Training Camp Report: Connecting On And Off The Field

As Aaron Rodgers enters his first season as the Packers’ starting quarterback, he inherits one of the most talented receiving corps in the league, and hopes the special connection that he has developed with third-year wideout Ruvell Martin will serve as one more benefit. - More Mike McCarthy Press Conference Transcript - Aug. 8


As Aaron Rodgers enters his first season as the Packers' starting quarterback, he inherits one of the most talented receiving corps in the league, and hopes the special connection that he has developed with third-year wideout Ruvell Martin will serve as one more benefit.

The bond between the two began in 2005, Rodgers' rookie season, when Martin was signed to the Packers' practice squad in November, and both players worked on the scout team in preparation for each week's opponent.

"The connection we formed when he first came in and was working the scout team a bunch has really carried over," Rodgers said. "I have a lot of trust in him as a player. We connect well personality-wise off the field. I just feel like when I throw the ball to Ruvell, he's going to be in the right position to make the catch."

Rodgers chuckled when he recalled a game where his comfort level with Martin resulted in him incurring the wrath of Head Coach Mike McCarthy. When starter Brett Favre left with an elbow injury vs. New England in November 2006, Rodgers saw the most extensive action of his career to that point as he played the entire second half.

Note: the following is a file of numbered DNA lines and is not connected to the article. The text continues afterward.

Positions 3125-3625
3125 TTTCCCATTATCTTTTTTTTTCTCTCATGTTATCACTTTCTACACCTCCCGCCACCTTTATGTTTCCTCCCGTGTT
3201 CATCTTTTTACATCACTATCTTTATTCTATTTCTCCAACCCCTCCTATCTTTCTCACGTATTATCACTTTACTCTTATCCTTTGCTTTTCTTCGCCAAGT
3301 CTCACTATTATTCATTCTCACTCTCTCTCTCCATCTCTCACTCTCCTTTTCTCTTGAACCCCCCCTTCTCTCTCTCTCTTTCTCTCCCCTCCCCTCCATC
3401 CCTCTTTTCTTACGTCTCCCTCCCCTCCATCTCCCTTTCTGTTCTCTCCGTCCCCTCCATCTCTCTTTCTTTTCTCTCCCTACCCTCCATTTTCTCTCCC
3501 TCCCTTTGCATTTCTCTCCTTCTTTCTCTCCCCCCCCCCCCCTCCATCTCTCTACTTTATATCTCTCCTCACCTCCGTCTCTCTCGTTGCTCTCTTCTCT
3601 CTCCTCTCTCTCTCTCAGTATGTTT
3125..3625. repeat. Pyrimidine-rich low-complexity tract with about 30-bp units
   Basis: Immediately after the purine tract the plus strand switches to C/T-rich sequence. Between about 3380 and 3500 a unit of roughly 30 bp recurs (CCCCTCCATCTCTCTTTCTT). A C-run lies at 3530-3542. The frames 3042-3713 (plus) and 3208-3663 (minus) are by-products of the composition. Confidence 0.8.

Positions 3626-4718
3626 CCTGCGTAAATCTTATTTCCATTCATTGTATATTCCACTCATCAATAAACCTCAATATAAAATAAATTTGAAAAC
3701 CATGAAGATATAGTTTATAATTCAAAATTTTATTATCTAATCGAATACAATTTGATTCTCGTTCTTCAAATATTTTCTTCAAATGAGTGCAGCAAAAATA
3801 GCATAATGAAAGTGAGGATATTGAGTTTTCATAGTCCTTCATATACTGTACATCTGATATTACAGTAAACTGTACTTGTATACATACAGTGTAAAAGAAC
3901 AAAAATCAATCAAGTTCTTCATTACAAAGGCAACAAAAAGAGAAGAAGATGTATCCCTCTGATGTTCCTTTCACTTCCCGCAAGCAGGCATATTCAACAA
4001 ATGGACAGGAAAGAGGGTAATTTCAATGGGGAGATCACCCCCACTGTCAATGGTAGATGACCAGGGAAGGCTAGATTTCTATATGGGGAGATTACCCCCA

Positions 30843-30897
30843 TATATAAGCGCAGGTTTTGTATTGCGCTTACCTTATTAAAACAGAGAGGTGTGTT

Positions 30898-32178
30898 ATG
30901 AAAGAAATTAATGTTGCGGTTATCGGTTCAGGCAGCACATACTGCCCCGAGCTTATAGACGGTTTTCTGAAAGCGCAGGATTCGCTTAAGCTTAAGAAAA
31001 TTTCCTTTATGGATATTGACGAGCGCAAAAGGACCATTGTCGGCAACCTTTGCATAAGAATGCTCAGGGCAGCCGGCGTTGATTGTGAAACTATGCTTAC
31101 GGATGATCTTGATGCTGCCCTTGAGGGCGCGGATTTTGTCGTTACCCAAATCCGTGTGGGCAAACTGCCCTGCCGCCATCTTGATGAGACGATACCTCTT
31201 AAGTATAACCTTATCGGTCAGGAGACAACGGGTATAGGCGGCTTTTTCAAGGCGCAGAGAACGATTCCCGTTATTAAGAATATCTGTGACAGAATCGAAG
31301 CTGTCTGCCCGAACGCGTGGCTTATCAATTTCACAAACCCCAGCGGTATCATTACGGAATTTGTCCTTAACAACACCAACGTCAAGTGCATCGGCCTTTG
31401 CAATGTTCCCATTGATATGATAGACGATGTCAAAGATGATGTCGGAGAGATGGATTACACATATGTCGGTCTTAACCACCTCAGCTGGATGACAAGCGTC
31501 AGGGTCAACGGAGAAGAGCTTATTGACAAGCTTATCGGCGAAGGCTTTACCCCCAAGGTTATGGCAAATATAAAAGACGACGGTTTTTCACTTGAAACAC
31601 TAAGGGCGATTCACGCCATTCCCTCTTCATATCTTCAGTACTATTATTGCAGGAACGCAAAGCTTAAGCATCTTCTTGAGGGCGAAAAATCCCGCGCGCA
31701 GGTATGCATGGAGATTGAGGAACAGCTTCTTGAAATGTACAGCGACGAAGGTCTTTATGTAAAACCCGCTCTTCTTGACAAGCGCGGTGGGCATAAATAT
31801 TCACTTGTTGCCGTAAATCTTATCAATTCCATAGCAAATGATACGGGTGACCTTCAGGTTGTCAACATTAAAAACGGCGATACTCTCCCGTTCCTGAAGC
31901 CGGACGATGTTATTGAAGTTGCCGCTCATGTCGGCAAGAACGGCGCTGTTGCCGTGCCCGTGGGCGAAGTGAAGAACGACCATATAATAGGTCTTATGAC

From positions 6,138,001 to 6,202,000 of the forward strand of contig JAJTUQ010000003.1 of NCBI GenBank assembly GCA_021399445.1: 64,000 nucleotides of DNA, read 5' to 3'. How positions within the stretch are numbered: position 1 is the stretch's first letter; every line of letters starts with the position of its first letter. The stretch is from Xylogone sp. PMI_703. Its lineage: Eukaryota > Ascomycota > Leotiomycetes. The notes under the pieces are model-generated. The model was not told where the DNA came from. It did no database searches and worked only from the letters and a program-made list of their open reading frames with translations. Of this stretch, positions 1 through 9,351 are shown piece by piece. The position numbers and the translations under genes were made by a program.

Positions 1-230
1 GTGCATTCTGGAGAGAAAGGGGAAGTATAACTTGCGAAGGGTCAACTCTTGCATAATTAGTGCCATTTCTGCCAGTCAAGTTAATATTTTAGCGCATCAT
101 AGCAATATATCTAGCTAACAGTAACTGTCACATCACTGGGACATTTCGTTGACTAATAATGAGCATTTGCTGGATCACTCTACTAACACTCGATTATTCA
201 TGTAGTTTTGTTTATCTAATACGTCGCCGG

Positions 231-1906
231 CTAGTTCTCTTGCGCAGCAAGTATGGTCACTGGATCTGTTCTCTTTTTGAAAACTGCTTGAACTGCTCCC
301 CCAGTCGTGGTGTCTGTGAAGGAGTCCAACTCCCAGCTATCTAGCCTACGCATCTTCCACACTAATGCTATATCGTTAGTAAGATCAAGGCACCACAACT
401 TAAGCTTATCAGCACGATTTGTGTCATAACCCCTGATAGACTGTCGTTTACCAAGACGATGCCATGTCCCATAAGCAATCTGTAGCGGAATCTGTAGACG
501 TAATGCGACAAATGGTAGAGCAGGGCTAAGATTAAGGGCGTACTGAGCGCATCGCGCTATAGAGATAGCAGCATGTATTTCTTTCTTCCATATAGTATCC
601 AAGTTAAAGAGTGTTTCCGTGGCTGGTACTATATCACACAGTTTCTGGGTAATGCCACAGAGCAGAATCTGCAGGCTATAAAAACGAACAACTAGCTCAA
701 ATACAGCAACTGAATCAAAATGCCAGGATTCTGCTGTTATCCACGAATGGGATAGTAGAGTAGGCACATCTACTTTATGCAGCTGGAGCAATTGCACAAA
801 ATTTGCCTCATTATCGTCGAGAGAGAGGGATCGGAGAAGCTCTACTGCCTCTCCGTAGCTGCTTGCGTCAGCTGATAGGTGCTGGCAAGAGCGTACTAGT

"I threw one ball to him and I came off to the sidelines and Mike (McCarthy) ripped me," Rodgers said. "He said, 'why did you throw over there?' I said, 'That's my guy.'"

Martin agreed that the connection dated back to his practice squad days, and said he continues to work toward developing it even more now in practice.

"I think I take time to make sure after every play, or if there is a questionable play, I'll go over afterwards and ask him what he was thinking so I can make the adjustment for next time," Martin said. "I think he has the same dialogue with me and with all of the receivers, and that's important, to make sure you're on the same page with the quarterback.

Sometimes the tandem doesn't need to talk to get on the same page.

"I don't think we lack for verbal communication, but I think the necessity of it isn't there as much," Rodgers said. "If there is a route or a ball, we just kind of give each other the look and we know what the other person is looking for."

Martin, who entered the NFL as an undrafted free agent in '05 with San Diego, caught 16 passes in 2007, with 15 of them either going for first downs or touchdowns, with four scores. He has looked impressive during training camp, especially on fade routes when he can use his 6'4" frame to his advantage.

"I think Ruvell is having an excellent camp," McCarthy said. "He has made a couple of big-time catches just in the last two days. Ruvell is a guy that you get excited about because you've seen him grow since the day that he has been here. He continues to get better each day and each year."